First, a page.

This article lets us know that the opposition to fathers and their connections to their children has taken an ugly new turn (Rochdale Online, 11/27/10). It seems that the British government, in the person of Home Secretary Theresa May has decided that the system of shelters are insufficient to protect women who say they’ve been abused. So, instead of the woman leaving home for a shelter, she’ll now be able to get her male partner removed from the home for as long as a month, apparently on nothing but her say-so. Make no mistake, those new powers will be in addition to those already in place.
I and countless others have complained repeatedly that existing laws allow men to be turned out of their homes and ordered to stay away from their children on the slimmest of pretexts. That existing laws quite plainly violate the most rudimentary safeguards of due process is one of their main problems. But, bad as existing laws are, the new regulations go much further and are much more at odds with due process. Indeed, they are specifically designed to deprive men of their homes and children in cases in which there is no evidence against them. Don’t believe me?
The Government say the “go orders’ will fill the current gap where victims only receive immediate protection once the attacker is arrested and charged. In cases where no action can be taken or civil injunctions impossible, an order will be used.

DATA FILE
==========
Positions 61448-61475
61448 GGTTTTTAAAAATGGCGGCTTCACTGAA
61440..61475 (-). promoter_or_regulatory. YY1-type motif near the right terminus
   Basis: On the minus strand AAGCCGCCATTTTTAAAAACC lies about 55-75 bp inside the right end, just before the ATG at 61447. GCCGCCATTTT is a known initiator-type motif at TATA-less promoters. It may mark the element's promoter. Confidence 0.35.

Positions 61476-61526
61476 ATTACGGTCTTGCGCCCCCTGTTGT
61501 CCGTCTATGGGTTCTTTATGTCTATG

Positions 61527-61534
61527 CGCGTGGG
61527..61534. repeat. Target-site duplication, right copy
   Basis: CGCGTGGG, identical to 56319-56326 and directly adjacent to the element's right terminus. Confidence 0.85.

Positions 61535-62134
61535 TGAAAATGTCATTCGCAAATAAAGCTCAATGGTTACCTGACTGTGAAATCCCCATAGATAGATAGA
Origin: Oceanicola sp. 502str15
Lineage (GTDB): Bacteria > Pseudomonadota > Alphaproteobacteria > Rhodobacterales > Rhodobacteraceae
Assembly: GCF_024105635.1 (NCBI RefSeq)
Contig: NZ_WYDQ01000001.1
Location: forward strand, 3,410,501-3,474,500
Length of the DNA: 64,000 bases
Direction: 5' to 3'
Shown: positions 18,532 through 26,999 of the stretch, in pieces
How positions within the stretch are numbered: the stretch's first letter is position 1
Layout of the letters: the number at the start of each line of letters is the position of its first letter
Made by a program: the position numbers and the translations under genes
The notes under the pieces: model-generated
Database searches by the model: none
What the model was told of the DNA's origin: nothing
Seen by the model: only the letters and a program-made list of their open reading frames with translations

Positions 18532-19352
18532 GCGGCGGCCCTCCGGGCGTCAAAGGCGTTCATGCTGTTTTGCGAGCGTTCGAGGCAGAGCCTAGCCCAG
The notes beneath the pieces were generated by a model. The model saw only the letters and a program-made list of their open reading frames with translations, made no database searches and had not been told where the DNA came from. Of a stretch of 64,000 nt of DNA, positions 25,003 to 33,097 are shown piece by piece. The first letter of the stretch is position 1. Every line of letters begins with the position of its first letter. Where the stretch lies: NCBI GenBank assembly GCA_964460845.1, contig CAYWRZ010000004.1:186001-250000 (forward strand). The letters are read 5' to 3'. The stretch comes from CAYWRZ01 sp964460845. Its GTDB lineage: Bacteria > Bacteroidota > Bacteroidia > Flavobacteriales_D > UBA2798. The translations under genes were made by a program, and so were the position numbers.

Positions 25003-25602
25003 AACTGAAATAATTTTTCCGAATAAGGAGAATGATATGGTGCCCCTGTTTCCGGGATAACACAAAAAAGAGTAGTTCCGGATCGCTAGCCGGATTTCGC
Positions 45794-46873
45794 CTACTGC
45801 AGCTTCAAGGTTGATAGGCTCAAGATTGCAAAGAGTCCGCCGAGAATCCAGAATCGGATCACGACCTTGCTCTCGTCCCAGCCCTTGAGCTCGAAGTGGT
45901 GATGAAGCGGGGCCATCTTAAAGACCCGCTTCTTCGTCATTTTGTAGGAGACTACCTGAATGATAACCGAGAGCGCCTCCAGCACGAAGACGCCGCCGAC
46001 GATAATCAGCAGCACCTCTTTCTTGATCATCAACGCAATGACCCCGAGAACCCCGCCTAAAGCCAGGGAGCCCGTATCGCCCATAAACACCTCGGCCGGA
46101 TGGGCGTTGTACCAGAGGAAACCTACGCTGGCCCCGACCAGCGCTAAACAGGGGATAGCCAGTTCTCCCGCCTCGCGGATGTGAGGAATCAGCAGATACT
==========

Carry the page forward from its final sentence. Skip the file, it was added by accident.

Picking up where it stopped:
You read that right. In cases in which there is so little evidence that “no action can be taken” by the police or an injunction issued, a “go” order will be issued. Once deprived of all his belongings, including those that could exculpate him (like emails, documents in a custody case, computer files, physical evidence of violence against him), the man will then have the opportunity to contest the order in court. Picture the hearing: A judge is faced with a police officer who testifies that he/she was satisfied that the woman was in fear, the woman testifies that she was in fear and the man now gets to try to convince the judge that he did nothing wrong or even that it was the woman who initiated the abuse. How likely is it that a man in such position could prevail? And once a longer-term order is issued, he still won’t be able to have access to his belongings and worse, his kids. With a “go” order against him, any attempt to get custody or even reasonable access to his children will be even more of an uphill fight than it already is. Violation of the “go” order is punishable by jailing. I know what you’re thinking. Surely this new law is gender-neutral; surely men can avail themselves of its protections just as easily as women. Don’t be fooled. Existing laws on domestic violence use gender-neutral wording too, but that doesn’t mean they’re applied that way; far from it. I’ve written before about police training that instructs officers in the radical feminist view of DV. As but one example, training for Maine officers is written with gender-specific language in which only men are perpetrators and only women are victims. Worse, the hypothetical examples used in the training all require the arrest of the man and none requires the arrest of the woman. That’s even true in cases in which he has committed no crime and she admits to injurious violence against him. So police, like so many other people, approach domestic violence situations not as simple crimes, but as gendered crimes regardless of the facts. To save himself from arrest and to receive some sort of protection from his violent partner, a man has to (a) produce substantial evidence on his behalf and (b) get lucky. Women, on the other hand, tend to get the benefit of the doubt. That’s one of several reasons men are so hesitant to call the cops on their abusers. From being abused to being jailed and charged with abuse is but a telephone call away for most male victims. And just in case someone might miss the point, Secretary May was at pains to make it clear.